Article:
Lake tracksSeptember 29th, 2008
I confess to have been a little worried about our nation’s severest financial crisis since the Great Depression; that is until I checked my site statistics this morning. Turns out that a likely top official (they were running Internet Explorer 6.0) from the United States Treasury visited this blog, not once, but twice this morning, obviously seeking the respected vintage Okie opinion offered up here on the pages of Okiedoke. And last night a visitor from the U.S. House of Representatives. (Probably Barney Frank, since Pelosi is still a little upset with me over an article I posted in 2005.) Anyway, it’s a great honor.
Now, some folks might think that influencing Oklahoma’s intellectuals and powerful policy makers through this blog would be satisfying enough for a guy like me. And yes, being Oklahoma’s most respected online sage does have its rewards, but saving America, and therefore the world, would make my blogging efforts all worthwhile; not to mention how good it would look in my obituary.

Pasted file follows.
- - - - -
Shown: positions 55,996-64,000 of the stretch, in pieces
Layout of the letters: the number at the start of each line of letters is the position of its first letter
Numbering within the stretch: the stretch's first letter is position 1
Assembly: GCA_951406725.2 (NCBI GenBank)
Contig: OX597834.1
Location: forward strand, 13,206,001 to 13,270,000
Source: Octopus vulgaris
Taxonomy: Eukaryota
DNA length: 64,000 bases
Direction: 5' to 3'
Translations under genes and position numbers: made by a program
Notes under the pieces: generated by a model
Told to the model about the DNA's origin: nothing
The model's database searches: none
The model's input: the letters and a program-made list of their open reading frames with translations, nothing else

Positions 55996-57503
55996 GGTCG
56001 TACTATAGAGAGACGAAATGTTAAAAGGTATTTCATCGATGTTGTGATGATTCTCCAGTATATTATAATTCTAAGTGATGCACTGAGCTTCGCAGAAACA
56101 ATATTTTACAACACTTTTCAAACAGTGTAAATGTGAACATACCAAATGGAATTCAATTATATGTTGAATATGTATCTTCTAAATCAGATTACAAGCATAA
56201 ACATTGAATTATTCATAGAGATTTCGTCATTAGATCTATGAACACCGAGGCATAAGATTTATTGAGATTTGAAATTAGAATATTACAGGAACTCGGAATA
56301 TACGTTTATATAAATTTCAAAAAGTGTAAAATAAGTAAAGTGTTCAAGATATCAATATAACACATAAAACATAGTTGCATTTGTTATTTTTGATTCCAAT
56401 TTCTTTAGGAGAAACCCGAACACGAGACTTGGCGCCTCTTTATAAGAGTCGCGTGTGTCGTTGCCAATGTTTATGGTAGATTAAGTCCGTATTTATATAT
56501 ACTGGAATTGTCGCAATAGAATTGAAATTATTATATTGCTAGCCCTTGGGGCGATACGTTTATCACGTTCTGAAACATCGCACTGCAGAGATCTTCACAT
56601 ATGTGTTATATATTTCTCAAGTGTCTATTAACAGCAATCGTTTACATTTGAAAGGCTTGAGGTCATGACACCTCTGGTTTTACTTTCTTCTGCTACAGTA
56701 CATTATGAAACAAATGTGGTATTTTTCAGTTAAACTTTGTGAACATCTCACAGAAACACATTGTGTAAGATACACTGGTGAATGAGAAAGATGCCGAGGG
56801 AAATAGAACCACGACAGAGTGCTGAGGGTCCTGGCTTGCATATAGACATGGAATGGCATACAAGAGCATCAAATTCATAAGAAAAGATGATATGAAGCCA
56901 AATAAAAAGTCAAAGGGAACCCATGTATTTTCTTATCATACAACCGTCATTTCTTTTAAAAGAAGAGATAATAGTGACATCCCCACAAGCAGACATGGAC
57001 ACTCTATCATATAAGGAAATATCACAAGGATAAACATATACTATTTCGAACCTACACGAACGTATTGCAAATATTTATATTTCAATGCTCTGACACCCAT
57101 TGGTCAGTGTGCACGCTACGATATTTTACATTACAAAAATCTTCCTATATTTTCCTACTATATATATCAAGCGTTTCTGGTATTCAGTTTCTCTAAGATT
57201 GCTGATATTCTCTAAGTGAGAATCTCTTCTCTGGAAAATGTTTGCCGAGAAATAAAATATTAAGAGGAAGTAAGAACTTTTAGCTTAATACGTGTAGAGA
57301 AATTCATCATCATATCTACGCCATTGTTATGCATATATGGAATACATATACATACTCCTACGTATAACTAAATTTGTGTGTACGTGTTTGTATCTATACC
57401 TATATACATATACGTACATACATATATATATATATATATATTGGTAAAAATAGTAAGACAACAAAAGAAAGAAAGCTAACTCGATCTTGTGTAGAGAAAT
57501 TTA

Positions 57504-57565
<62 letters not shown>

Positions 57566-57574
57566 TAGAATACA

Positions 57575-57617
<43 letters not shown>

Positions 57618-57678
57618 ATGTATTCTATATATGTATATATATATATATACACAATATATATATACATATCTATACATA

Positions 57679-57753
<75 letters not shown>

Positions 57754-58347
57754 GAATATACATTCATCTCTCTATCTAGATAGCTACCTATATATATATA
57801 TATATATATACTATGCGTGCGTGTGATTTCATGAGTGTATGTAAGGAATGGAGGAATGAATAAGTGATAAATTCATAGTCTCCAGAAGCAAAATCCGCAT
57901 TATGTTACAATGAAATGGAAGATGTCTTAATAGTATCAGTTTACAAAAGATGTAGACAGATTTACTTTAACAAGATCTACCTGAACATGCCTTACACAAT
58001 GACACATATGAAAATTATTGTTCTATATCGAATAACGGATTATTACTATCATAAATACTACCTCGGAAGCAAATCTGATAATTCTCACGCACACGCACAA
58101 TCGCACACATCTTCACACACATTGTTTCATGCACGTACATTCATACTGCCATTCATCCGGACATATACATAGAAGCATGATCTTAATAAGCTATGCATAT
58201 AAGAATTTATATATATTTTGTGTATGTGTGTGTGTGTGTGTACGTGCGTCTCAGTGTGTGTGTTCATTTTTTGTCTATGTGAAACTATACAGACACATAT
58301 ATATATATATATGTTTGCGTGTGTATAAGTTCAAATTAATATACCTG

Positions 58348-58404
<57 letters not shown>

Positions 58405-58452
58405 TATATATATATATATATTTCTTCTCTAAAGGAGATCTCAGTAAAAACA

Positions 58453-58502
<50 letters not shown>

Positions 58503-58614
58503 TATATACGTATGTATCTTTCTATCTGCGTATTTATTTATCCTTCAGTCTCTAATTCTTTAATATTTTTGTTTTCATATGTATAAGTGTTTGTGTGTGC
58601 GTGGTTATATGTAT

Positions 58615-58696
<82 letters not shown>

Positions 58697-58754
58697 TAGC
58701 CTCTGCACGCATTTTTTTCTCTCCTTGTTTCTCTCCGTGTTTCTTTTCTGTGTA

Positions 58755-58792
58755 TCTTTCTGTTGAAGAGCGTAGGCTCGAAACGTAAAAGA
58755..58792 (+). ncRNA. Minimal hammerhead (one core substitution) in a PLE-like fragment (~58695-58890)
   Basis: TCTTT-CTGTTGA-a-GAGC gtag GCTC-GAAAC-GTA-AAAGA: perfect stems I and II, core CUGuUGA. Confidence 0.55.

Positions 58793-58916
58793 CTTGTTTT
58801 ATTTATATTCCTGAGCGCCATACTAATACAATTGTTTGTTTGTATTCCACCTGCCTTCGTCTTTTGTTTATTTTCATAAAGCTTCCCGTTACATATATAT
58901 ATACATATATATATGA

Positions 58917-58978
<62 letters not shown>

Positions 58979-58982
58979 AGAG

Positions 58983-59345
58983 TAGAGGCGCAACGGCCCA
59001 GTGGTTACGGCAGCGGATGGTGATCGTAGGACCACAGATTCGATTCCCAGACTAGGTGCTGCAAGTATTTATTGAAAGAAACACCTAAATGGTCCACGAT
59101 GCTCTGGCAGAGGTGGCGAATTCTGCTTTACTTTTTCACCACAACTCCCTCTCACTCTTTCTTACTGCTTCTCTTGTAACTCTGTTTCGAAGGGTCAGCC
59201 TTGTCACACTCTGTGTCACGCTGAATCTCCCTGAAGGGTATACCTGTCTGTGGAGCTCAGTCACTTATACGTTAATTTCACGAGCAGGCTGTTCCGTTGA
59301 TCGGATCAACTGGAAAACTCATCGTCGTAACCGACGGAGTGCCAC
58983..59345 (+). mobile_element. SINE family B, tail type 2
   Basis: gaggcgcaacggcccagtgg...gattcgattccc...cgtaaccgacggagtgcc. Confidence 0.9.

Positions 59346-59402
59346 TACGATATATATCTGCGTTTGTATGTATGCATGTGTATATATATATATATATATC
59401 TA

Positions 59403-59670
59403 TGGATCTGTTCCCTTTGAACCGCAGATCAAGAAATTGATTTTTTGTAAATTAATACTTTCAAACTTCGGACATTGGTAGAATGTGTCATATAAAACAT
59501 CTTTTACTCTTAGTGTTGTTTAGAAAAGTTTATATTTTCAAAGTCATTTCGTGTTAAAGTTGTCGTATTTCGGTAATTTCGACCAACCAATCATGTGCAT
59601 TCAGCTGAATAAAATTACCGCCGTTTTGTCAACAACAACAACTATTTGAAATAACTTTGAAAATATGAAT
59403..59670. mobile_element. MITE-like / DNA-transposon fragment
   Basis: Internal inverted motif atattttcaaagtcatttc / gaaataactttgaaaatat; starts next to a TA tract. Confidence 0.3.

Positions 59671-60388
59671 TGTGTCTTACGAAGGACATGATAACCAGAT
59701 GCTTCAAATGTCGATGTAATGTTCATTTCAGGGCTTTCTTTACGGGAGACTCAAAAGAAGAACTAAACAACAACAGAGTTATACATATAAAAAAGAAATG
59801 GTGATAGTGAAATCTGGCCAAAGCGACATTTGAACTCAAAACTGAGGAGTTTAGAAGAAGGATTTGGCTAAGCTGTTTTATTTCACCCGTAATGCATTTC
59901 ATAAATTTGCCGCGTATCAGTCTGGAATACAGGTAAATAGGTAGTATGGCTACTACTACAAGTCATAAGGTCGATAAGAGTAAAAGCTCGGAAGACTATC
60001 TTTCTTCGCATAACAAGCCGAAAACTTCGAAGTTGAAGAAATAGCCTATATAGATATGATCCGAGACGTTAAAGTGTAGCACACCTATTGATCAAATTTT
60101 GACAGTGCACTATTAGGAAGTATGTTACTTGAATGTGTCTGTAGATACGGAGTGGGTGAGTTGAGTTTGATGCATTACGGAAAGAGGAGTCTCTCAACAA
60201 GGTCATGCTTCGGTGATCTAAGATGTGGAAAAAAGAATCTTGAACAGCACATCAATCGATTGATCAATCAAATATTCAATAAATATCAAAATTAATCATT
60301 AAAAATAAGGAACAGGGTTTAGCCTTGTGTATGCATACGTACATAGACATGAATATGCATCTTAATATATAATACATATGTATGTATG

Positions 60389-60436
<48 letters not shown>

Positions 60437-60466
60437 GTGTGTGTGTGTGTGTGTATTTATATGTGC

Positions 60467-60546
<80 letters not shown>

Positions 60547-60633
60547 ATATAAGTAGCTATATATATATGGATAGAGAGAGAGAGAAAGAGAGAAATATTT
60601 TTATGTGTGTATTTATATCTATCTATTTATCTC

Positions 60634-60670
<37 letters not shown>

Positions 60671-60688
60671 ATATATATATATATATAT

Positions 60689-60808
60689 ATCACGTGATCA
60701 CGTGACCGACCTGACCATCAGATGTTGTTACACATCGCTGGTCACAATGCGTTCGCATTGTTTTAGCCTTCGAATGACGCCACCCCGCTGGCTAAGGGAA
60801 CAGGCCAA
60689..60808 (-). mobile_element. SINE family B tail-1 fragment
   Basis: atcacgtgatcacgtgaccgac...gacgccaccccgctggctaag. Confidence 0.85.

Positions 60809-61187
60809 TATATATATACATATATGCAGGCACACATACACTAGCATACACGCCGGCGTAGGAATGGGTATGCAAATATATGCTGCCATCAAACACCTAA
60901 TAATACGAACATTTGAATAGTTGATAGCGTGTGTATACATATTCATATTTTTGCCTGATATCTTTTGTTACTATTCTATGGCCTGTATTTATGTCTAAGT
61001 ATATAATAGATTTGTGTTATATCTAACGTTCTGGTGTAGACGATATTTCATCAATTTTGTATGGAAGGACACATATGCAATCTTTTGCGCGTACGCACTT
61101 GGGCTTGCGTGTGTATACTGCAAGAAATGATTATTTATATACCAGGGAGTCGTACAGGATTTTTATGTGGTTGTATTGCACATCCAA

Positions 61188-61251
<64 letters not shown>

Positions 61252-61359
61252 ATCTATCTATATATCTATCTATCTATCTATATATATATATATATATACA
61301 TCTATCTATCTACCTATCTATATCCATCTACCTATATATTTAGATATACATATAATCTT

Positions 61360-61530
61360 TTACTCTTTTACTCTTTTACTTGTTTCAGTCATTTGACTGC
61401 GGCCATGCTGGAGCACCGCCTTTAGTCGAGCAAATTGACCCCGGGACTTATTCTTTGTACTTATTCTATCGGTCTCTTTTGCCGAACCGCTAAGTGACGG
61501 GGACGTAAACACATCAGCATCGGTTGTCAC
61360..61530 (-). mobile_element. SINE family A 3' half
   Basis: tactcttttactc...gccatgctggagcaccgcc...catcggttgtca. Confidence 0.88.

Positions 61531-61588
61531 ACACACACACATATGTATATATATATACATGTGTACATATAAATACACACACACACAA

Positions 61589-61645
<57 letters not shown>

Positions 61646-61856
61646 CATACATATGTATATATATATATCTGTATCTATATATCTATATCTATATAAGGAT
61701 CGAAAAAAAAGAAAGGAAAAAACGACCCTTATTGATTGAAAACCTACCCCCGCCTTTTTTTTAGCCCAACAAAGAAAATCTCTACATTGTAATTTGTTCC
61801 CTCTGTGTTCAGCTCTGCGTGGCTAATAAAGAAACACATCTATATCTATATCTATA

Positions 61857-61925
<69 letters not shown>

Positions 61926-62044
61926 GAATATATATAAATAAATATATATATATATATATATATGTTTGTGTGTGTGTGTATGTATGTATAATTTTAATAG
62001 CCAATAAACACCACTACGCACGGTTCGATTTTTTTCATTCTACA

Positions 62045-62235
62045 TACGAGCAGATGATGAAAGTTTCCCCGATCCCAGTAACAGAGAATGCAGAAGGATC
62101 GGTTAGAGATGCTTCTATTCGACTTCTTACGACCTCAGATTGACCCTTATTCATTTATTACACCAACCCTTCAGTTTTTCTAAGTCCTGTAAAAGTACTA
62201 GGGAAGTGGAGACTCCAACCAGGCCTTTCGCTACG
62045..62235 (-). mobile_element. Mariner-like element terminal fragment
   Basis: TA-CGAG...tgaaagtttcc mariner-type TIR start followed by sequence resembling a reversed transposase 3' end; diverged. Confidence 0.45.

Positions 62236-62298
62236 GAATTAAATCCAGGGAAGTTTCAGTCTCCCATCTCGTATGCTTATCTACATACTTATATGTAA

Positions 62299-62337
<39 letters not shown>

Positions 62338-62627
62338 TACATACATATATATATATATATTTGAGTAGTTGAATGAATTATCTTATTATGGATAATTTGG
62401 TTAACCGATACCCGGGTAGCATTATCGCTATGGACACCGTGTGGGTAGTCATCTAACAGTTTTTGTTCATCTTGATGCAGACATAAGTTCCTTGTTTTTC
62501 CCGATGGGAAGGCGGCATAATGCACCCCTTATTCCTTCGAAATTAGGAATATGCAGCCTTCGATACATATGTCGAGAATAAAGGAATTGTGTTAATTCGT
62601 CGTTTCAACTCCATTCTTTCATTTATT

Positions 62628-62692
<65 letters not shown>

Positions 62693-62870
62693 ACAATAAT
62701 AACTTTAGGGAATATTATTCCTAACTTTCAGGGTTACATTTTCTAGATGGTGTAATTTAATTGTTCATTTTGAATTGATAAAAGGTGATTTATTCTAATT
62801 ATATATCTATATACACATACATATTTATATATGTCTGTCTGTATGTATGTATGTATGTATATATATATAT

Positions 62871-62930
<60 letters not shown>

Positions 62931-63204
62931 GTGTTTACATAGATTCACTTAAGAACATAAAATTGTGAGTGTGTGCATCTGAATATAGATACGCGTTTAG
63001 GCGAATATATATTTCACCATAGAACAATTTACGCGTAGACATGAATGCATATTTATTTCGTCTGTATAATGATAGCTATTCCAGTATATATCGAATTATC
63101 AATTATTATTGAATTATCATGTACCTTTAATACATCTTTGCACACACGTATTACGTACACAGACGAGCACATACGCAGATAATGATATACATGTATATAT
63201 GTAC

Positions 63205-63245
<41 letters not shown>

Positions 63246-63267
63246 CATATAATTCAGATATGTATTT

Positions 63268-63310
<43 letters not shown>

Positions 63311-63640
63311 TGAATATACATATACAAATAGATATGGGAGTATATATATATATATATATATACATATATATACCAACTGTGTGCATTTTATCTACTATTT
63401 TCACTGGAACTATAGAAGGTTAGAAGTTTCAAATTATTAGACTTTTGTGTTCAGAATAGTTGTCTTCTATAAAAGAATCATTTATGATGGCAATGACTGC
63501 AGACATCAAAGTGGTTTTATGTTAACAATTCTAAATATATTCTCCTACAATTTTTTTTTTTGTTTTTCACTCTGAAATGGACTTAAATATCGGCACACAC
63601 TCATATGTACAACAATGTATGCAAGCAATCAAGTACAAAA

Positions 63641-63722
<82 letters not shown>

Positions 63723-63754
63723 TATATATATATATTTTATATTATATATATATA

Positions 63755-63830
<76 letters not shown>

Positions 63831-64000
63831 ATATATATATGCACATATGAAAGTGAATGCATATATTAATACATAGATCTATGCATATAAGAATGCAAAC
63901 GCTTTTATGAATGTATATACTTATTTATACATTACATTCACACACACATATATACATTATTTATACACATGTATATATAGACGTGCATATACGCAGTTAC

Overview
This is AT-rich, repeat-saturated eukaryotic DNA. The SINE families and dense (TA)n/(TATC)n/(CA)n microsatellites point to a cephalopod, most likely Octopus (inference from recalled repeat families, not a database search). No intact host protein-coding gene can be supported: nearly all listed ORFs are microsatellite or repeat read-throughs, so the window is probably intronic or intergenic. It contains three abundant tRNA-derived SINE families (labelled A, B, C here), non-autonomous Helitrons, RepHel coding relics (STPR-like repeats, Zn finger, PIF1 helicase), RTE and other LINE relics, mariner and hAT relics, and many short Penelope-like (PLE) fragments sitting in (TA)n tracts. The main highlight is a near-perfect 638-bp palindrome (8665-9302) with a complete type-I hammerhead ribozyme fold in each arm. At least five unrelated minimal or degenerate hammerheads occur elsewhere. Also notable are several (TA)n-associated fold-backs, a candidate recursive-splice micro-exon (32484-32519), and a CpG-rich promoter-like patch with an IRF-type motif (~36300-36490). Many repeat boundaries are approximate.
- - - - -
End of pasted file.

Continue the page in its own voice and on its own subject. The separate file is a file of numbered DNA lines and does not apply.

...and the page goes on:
So have hope, fellow Americans. It appears those responsible for our economic future are starting to realize that just as you shouldn’t trust politicians when it comes to politics, neither should we trust economists to fix the economy.
Hey, at least they’re thinking outside the box.
Having long been taller, hairier and uglier than the average guy, I’ve pretty much gotten used to sticking out in a crowd. Of course that diminished somewhat when I moved my fuzzy face from California to Oklahoma and began wearing ball caps. But lately I’ve been feeling even taller, hairier and uglier than ever. It started when I began donning my new hat.